It is a useful instrument for investigating the scope of the proposed paper in order to determine if it is too broad or too narrow. It is not intended to remain fixed, but can be adapted throughout the process of writing the paper as new arguments are discovered or old arguments are deemed to be irrelevant.
The thesis statement is often used in an adapted form at the beginning of the finished paper. It is considered to be better writing to not introduce the thesis statement with the words "The purpose of this paper is to..." but to reword it to make clear what will be following, and thus it is often found after a brief motivation for writing the paper.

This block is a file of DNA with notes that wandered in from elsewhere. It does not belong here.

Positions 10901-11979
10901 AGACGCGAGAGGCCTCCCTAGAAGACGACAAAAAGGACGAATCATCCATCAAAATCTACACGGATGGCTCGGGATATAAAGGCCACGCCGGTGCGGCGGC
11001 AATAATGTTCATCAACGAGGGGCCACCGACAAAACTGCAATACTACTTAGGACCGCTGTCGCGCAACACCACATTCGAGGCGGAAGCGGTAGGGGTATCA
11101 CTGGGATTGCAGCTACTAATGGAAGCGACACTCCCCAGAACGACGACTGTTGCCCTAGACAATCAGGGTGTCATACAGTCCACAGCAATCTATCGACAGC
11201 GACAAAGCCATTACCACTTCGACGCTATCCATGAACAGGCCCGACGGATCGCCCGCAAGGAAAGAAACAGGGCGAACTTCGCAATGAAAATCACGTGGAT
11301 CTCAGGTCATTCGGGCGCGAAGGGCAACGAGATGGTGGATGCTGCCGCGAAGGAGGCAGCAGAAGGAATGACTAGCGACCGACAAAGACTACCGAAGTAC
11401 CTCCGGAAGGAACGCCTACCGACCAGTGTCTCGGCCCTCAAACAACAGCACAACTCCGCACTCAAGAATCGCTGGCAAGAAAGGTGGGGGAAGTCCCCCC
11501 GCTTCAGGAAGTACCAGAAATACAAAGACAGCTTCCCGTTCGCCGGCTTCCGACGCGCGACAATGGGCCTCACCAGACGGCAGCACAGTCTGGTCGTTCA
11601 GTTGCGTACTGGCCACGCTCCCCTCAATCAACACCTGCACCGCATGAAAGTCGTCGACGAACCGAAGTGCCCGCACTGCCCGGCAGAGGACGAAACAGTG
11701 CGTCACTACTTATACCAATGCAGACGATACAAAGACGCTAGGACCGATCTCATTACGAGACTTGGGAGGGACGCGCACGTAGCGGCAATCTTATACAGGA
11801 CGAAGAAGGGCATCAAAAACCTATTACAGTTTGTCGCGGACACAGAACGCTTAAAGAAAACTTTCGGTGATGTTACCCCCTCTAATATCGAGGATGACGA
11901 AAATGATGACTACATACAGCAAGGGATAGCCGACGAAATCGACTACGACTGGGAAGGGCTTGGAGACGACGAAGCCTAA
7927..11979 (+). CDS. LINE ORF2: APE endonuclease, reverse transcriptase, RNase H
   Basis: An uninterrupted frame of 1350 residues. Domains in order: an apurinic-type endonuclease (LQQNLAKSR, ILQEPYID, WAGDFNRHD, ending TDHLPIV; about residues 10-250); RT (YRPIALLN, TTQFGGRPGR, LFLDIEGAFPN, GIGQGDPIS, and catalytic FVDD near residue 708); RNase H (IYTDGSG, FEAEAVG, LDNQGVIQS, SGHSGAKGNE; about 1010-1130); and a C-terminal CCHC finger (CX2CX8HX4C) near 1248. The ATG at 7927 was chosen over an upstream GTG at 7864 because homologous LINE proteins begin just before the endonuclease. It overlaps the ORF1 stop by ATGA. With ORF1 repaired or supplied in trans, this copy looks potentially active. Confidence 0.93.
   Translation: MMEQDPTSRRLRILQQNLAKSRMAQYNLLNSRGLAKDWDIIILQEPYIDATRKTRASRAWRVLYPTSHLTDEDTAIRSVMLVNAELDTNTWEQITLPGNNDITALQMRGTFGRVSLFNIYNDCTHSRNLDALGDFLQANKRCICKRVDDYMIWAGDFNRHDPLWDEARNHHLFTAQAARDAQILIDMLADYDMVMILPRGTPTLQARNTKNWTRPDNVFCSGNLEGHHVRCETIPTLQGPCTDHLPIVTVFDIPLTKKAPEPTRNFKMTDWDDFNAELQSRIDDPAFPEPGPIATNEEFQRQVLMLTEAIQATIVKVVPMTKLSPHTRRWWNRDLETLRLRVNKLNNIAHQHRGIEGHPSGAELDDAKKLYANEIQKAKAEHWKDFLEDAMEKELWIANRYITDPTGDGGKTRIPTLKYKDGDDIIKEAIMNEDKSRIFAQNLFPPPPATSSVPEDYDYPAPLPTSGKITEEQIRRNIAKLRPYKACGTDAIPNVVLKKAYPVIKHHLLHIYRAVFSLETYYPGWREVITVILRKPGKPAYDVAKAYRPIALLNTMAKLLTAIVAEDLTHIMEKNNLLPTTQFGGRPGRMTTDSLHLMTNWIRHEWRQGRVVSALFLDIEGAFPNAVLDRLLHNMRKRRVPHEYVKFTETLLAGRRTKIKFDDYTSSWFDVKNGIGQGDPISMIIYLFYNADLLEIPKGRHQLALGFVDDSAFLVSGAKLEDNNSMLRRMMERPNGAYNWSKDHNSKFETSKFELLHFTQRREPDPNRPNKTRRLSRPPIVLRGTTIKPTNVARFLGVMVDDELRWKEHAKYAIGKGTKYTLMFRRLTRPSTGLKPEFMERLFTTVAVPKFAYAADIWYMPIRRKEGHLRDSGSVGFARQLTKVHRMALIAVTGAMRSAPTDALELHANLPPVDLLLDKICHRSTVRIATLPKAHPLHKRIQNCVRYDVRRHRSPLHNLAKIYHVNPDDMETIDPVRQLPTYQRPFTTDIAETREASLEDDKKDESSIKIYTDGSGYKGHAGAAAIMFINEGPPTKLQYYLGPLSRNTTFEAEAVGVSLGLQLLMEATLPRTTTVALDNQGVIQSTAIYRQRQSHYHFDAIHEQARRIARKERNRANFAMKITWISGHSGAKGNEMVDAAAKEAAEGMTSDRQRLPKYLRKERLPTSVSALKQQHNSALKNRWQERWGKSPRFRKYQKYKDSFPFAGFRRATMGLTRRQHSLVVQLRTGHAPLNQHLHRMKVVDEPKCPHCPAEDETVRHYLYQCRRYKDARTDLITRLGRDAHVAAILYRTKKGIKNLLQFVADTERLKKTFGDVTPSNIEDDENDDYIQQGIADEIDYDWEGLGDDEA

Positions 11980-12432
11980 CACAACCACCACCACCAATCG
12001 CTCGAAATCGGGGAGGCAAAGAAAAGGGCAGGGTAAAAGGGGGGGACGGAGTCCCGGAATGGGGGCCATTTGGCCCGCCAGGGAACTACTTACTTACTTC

In general, a thesis statement is a selection that explains what your document is going to be about. It also contains brief reasons why you chose this subject. For example, if you were to be doing a paper about bringing someone from the past to the present, it would most likely look like this: "The person I chose, if I could bring someone back from the past to the present would be...". You would also add the reasons which might look like this: "The reason I chose (person's name) was because..." You would add multiple reasons to your thesis statement. This however is not a thesis statement for upscale papers.